Watch this video of the engineering feat behind the 221 caissons that make up Tuas Terminal’s wharf line.
Video credit: Maritime and Port Authority of Singapore
Far from the hubbub of city life, in the southwestern corner of Singapore, a major feat of engineering has been shaping up for the past four years.
Tuas Terminal, Singapore’s port of the future, is being built in four phases, and Phase 1 is on track for a 2021 completion. A significant milestone was reached on 23 April 2019 when the 221st and final caisson (pronounced “kay-son”) was installed to create an 8.6km seawall structure, forming the wharf line.
Surbana Jurong has been involved as consultant to the reclamation works of this mega port project, starting with the proposal of the use of caissons for the development of the wharf line. It oversees the planning and engineering design as well as the supervision of the construction, which includes project management, contract administration and site supervision for the reclamation works.
Innovative solution for a seawall at lower cost
The caissons used for Tuas Terminal’s construction are one of the largest in the world. Each caisson weighs 15,000 tonnes and measures 40m in length, 28m in width and 28m in height – that’s as tall as a 10-storey building.
The project itself is an engineering feat with a number of innovative features. Surbana Jurong’s coastal engineering team proposed the use of the caisson design to improve productivity and quality by optimising it with standard sizes and considering pre-fabricating in a controlled environment on site. A self-sustainable design approach was also adopted where the dredged material is reused as reclamation fill and caisson infill, resulting in significant cost savings.
Building the leading maritime capital of the world
Surbana Jurong has been working tirelessly on site since the start, managing the project with some 2,000 engineers and technical personnel from the client, contractor and Surbana Jurong, at its peak, to ensure quality and on-time design and delivery. This mega project has put Surbana Jurong in good stead for more opportunities in the maritime and port sectors.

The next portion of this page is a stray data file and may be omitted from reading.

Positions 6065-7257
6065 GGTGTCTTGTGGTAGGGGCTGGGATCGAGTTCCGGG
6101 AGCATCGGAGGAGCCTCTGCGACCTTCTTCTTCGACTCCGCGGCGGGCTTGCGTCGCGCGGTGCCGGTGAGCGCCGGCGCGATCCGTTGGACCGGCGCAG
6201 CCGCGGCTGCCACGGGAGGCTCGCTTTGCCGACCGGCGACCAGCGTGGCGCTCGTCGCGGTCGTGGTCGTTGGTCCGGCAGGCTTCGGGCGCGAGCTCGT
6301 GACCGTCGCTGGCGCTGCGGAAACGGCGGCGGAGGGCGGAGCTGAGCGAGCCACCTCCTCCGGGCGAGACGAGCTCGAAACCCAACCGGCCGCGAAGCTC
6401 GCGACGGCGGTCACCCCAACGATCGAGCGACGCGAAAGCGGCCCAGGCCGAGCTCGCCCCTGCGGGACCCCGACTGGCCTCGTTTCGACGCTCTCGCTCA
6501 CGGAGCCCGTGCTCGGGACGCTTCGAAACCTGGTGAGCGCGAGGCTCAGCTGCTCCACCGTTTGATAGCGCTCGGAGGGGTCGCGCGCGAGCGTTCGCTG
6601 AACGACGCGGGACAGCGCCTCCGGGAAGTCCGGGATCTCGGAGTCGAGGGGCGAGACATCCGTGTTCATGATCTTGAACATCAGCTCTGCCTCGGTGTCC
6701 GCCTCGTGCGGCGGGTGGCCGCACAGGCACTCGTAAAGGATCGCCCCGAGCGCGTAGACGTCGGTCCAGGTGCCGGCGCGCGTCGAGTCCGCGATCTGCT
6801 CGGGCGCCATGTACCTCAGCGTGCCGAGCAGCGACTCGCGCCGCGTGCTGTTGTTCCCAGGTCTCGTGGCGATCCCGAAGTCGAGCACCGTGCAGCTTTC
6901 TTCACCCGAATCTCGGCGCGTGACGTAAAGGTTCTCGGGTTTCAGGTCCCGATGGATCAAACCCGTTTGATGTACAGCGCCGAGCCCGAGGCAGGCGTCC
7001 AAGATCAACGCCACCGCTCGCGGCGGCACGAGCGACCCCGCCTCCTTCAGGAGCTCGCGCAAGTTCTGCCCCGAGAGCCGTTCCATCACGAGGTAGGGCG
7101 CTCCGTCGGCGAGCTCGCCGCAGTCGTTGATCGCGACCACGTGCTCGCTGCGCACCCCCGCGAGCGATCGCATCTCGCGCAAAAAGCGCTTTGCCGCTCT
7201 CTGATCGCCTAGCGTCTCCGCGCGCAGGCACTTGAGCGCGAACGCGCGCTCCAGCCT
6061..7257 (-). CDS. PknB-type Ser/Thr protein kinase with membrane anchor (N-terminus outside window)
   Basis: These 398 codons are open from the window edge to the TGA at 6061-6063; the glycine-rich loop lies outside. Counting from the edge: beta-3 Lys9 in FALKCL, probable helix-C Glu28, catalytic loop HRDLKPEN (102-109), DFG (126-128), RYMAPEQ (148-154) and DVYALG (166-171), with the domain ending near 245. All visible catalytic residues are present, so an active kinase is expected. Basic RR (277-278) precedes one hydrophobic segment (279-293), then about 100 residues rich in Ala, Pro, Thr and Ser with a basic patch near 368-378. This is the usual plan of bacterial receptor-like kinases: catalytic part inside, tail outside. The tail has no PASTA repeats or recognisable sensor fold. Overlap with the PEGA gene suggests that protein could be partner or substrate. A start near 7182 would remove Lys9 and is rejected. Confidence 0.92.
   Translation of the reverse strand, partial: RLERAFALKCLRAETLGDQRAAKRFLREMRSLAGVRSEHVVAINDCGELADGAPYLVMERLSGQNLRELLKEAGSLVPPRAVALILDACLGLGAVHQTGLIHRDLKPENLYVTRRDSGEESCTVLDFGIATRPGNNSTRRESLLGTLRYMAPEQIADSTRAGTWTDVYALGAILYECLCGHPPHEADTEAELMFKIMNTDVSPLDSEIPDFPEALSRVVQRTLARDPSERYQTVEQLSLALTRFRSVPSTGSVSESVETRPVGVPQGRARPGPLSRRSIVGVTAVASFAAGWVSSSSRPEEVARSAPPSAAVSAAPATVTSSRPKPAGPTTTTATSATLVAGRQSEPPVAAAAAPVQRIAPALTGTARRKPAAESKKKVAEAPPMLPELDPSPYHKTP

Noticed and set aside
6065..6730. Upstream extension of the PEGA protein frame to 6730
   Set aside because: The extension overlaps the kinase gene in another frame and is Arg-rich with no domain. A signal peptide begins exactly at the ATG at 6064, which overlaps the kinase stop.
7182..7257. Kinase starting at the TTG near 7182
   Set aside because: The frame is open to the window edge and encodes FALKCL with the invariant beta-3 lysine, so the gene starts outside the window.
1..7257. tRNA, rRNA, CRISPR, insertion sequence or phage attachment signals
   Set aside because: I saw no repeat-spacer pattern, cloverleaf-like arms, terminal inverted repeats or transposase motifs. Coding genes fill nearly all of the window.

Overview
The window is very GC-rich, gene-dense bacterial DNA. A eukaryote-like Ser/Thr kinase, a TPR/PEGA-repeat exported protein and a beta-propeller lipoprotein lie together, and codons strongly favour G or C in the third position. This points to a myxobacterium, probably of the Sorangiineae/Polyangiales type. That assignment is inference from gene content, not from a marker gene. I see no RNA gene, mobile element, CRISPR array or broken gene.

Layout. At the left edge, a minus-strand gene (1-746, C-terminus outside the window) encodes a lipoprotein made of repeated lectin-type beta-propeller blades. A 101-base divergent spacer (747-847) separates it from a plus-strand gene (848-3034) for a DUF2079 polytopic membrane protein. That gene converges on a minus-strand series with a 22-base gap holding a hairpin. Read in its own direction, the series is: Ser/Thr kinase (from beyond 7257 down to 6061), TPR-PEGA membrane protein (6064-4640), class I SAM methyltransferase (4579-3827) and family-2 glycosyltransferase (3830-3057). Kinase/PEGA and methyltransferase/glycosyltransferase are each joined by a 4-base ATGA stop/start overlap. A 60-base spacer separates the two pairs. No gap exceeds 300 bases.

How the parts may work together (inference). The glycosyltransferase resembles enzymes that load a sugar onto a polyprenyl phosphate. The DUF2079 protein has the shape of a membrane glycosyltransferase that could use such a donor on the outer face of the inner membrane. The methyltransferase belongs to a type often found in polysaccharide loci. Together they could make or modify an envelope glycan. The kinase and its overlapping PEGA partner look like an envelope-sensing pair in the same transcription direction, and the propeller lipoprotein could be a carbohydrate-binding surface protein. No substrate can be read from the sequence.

With the final caisson installed, reclamation works for Phase 1 are three-quarters done, and the Tuas Terminal will have two berths for ships by 2021. The two berths will operate alongside existing container terminals at Pasir Panjang, Keppel and Brani which will be progressively shut down when their leases expire and Singapore’s port operations are consolidated at Tuas Terminal from 2027.
The Tuas Terminal will be developed in four phases over a span of some 30 years, and when fully operational in 2040, it will be capable of handling up to 65 million twenty-foot equivalent units per annum, which is nearly double of today’s capacity.
“The capacity of up to 65 million TEUs per annum enables us to meet future demands and to maintain Singapore’s competitive edge, strengthening our Global Hub Port status. When (the) Tuas container terminal is fully developed in 2040s, it will become the world’s largest container terminal located in a single location,” said Mr Tham Wai Wah, MPA’s chief engineer and director of engineering & project management, in a media report.
Singapore topped the list of Leading Maritime Capitals of the World in 2019, in a report released once every two years by risk management firm DNV GL and consultancy firm Menon Economics. The report assessed 15 maritime capitals based on five areas - shipping, maritime finance and law, maritime technology, ports and logistics, as well as attractiveness and competitiveness. Surbana Jurong is proud to contribute to upholding Singapore’s status as a leading global maritime capital.